Celebrating the feast of St. Joseph, Pope Francis ordained three new bishops who will serve as papal nuncios, or ambassadors.
The new bishops are: Archbishop Jose Bettencourt, a priest of the Archdiocese of Ottawa and former head of diplomatic protocol for the Vatican; Archbishop Alfred Xuereb, a Maltese who was general secretary of the Vatican Secretariat for the Economy and had served as assistant personal secretary to Pope Benedict XVI; and Archbishop Waldemar Sommertag, a career Vatican diplomat from Poland.
Archbishop Bettencourt will be nuncio to Georgia and Armenia; Archbishop Xuereb will take up posts as the nuncio to South Korea and to Mongolia; and Archbishop Sommertag will serve as nuncio to Nicaragua.
“I am really excited with my new service to the Church,” Archbishop Bettencourt told Canadian Catholic News in an email. “First, and foremost, I am a priest like any other who has been asked to render a particular kind of service to the church—as a diplomat.”
Ottawa Archbishop Terrence Prendergast welcomed the ordination.
“I was thrilled for him; this is the key type of service that he has been training for in the church,” the archbishop said. “He has enjoyed his work in charge of protocol, but it is an extremely demanding office and he has done it very well.”
“It required him to withdraw from even the limited parish ministry he would do in Roman parishes and I believe he missed that,” he said. “This will give him an opportunity for “pastoral” work on a different level.
As Head of Protocol, Msgr. Bettencourt had been in charge of the diplomatic practices concerning the Holy See’s relationships with other states. He welcomed visiting heads of state and presidents at the airport and dealt with diplomats and ambassadors accredited to the Vatican. He speaks English, French, Portuguese, Italian and Spanish.
Born in Velas, in the Portuguese Azores, on May 23, 1962, Bettencourt emigrated with his parents to Ottawa where he attended elementary and secondary school. He attended the Portuguese-language Parish of Senhor Santo Cristo. His widowed mother and brother and his family live in Ottawa.
He studied at the University of Ottawa where he obtained a B.A. in 1985; then studied theology at Dominican University College and Saint Paul University while preparing for the priesthood at St. Paul’s Seminary.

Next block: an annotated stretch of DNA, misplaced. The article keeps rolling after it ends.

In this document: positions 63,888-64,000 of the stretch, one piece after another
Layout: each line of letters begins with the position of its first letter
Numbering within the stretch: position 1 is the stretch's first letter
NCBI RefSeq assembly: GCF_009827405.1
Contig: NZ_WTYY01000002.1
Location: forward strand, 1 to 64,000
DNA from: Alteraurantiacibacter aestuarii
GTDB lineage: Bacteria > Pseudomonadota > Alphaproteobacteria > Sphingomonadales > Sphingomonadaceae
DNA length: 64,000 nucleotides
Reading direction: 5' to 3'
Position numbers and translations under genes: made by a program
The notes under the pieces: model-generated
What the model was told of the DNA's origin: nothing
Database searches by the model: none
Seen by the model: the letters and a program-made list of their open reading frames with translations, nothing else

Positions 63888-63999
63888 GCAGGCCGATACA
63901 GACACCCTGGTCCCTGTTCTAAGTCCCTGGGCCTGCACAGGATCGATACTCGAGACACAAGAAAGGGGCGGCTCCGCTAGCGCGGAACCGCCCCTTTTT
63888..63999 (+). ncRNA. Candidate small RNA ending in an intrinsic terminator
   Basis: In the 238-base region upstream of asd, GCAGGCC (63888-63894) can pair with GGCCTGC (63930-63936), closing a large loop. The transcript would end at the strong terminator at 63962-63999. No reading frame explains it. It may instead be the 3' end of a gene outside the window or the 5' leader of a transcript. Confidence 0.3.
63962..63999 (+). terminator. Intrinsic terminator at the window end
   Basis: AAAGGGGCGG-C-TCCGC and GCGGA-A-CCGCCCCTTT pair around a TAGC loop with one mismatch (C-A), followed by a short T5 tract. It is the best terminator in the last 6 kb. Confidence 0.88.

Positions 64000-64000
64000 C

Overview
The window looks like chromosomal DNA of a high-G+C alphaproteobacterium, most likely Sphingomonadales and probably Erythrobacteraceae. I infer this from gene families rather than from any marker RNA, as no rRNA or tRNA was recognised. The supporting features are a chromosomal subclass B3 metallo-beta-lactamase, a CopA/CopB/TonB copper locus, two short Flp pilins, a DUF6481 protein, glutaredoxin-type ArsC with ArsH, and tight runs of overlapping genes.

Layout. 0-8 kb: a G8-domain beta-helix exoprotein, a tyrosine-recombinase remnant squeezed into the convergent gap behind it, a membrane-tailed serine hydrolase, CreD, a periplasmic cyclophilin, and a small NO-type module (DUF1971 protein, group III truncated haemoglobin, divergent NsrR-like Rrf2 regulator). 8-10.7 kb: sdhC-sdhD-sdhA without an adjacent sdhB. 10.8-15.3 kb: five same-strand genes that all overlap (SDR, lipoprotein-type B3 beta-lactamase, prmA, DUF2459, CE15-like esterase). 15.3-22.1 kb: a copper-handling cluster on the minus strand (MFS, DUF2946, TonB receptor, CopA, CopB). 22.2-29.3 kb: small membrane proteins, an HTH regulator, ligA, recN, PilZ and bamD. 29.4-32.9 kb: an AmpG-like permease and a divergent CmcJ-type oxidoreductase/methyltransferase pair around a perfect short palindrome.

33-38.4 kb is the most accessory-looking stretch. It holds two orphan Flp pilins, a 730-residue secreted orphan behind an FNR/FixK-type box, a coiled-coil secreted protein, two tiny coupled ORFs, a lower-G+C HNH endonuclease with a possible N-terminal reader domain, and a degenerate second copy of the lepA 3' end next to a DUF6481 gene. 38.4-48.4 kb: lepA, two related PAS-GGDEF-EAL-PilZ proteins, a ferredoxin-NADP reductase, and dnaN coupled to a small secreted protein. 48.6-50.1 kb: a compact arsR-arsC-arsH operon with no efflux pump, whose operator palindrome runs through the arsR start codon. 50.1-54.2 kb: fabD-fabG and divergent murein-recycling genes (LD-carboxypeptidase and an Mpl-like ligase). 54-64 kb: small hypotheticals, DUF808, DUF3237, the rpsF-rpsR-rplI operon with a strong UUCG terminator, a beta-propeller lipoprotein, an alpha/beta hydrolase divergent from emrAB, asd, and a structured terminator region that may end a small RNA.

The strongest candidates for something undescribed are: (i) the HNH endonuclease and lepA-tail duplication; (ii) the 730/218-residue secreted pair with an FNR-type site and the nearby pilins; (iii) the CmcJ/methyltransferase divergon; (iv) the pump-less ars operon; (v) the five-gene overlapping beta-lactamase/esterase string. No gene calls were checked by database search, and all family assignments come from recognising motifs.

“Msgr. Bettencourt is the soul of affability and cordiality,” Archbishop Prendergast said. “He is proud of his Portuguese and Canadian roots; his family, whom he visits often are simple, devout and open; they live close to Senhor Santo Cristo parish.”
The archbishop said Bettencourt has remained close to his family and to the diocese, even though he has been away so long.
“He is the soul of discretion when it comes to his diplomatic service; still it is clear that he observes and understands the complexity of the Church’s relation to the wider world,” he said. “Wherever he serves, that country, I believe, will come to treasure his presence among them.”
Archbishop Marcel Gervais ordained Bettencourt a priest of the Ottawa archdiocese on May 29, 1993. After serving in Ottawa parishes, he went on to get a doctorate in Canon Law at the Gregorian University in Rome. He was seconded to the Vatican’s diplomatic service and began diplomatic studies at the Pontifical Ecclesiastic Academy.
He served as secretary to the Apostolic Nunciature in the Democratic Republic of the Congo during a civil war, then returned to Rome to serve in the Secretariat of State section for Relation with States in 2002.
Pope Benedict named him a Prelate of the Papal ante chamber in 2007; and named him a Prelate of Honour in 2010.
“Over the years, Msgr. Bettencourt has been a great help to people from Ottawa and Canada, arranging for behind-the-scenes visits and special events,” Archbishop Prendergast said. “All were uniformly grateful for his cordial hospitality and helpfulness. This will stand him in good stead in his new functions.”
As is his practice, Pope Francis read the ritual homily for the ordination of bishops during the Mass March 19, but he added a few comments.
Reading the homily’s reminder that a bishop is chosen to minister to men and women in the things related to God, the pope said they were not chosen for other tasks, “not for business, not for worldly affairs, not for politics.”
After the reminder that bishops are called to take the position of the least and to serve, Pope Francis urged them to “flee from the temptation to be princes.”
“Pray and offer sacrifice,” the ritual homily urges new bishops. “Prayer is the first task of the bishop,” the pope said, noting how when the widows of the early Christian community went to the apostles to complain that they were not being cared for, the apostles established the order of deacons to oversee the community’s charity.
St. Peter explained to the deacons, “you do this, this, and this, and we will pray and proclaim the word,” the pope said. “A bishop who does not pray, does not fulfill his obligations. He does not live out his vocation.”
And, after reading the homily’s exhortation that bishops show special care for their priests, the pope added, “be close to priests, please. May they be able to meet the bishop the same day they ask (for a meeting) or at most a day later.”
– With files from Deborah Gyapong, Canadian Catholic News